27a    Recalled song about officer following a grand Roman general (8)
AGRICOLA: A reversal of a song round an officer follows A G (grand)

28a    Figure close to John Brown (6)
NUMBER: The last letter of JohN + a brown earthy mineral used as a pigment

Down

2d    When Jools Holland is on, Rex and others will turn up (5)
LATER: The missing word from the TV show ‘***** … with Jools Holland’ = a reversal of R (Rex) and an abbreviation of a Latin term meaning ‘and others’

3d    Most serious, to men less silly (9)
SOLEMNEST: An anagram (silly) of TO MEN LESS

4d    More or less stuck? That’s not good (6)
AROUND: Remove G (good) from ‘stuck’ (as a ship might be)

5d    10 11 12 13 21 4 20 28 (3,5,7)
GOD BLESS AMERICA: The answers to the 8 clues listed provide a clue for this answer. An anagram (indicated by 11) of 10 goes 12 a word meaning 13 (like spiders’ webs). This is followed by a letter denoting 21 and a 2-letter abbreviation denoting 4 to give a patriotic musical 28 composed by 20 – Bled criminal inside fine single around Berlin number (3.5.7) to see the expanded clue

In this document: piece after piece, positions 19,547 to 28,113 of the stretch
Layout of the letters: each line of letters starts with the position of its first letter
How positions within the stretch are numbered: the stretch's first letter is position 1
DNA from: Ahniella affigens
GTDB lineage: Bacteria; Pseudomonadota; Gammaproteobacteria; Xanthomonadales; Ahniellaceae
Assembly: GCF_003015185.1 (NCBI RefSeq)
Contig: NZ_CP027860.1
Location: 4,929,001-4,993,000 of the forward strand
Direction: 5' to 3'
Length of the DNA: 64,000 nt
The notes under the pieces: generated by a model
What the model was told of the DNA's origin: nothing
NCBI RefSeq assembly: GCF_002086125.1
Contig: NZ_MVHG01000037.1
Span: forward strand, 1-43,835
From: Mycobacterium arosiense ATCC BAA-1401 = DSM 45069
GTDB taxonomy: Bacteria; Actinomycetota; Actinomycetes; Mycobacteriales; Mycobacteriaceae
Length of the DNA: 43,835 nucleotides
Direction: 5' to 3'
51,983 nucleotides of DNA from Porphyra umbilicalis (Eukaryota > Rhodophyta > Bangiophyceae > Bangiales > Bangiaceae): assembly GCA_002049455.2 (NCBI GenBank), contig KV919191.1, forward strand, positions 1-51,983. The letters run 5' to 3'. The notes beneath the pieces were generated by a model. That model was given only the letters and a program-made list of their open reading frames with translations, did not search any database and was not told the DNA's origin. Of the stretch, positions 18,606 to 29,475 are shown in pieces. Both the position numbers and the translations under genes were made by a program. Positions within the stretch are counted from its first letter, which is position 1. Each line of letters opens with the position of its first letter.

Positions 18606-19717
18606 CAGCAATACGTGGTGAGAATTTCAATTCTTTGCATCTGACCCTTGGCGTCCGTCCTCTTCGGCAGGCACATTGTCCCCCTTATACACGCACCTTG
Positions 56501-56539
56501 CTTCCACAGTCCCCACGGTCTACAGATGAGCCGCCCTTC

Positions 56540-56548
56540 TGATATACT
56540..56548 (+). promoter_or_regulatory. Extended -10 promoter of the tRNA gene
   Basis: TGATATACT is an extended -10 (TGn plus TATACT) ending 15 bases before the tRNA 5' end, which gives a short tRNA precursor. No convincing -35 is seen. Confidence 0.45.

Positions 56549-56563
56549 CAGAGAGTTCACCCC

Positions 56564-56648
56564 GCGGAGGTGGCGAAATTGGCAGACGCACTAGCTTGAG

6d    Cake damage — one has fly on it (8)
MARZIPAN: ‘To damage’ (3) + ‘one’ (2) after ‘to fly’ (3). The answer is used in cake making but I’m not convinced that it is itself a cake

7d    A puzzle to tackle on public transport (5)
REBUS: ‘On’ + public transport

8d    Narrative can lead to novel (9)
ANECDOTAL: An anagram (novel) of CAN LEAD TO

14d    What’s thought of old nursing home I’m heading (9)
IMAGINING: Old (or getting old) goes round (nurses) ‘home’. Then put IM (I’m) at the front

16d    Sister hugged by kid with drink problem (9)
CONUNDRUM: A sister (in a religious order) inside (hugged by) ‘to kid’ + an alcoholic drink

17d    Gloat about guards before getting intimate (5,3)
ALTER EGO: An anagram (about) of GLOATS goes round (guards) ‘before’ to give an intimate friend

20d    City that’s popular after live rugby (6)
BERLIN: ‘Popular’ follows ‘to live’ and an abbreviation for one of the codes of rugby

22d    Man’s unfulfilled with two guiding spirits (5)
GENII: ‘Man’ with the last letter removed + the Roman numeral for ‘two’

24d    Peg in a sort of square opening (5)
THOLE: a letter that denotes a type of square used for drawing right angles followed by an opening

Good stuff

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20 Comments

  1. stanXYZ
    Posted September 4, 2014 at 2:03 pm | Permalink

    Very Tough but very enjoyable … except I didn’t like the surface reading of 5d

  2. crypticsue
    Posted September 4, 2014 at 2:03 pm | Permalink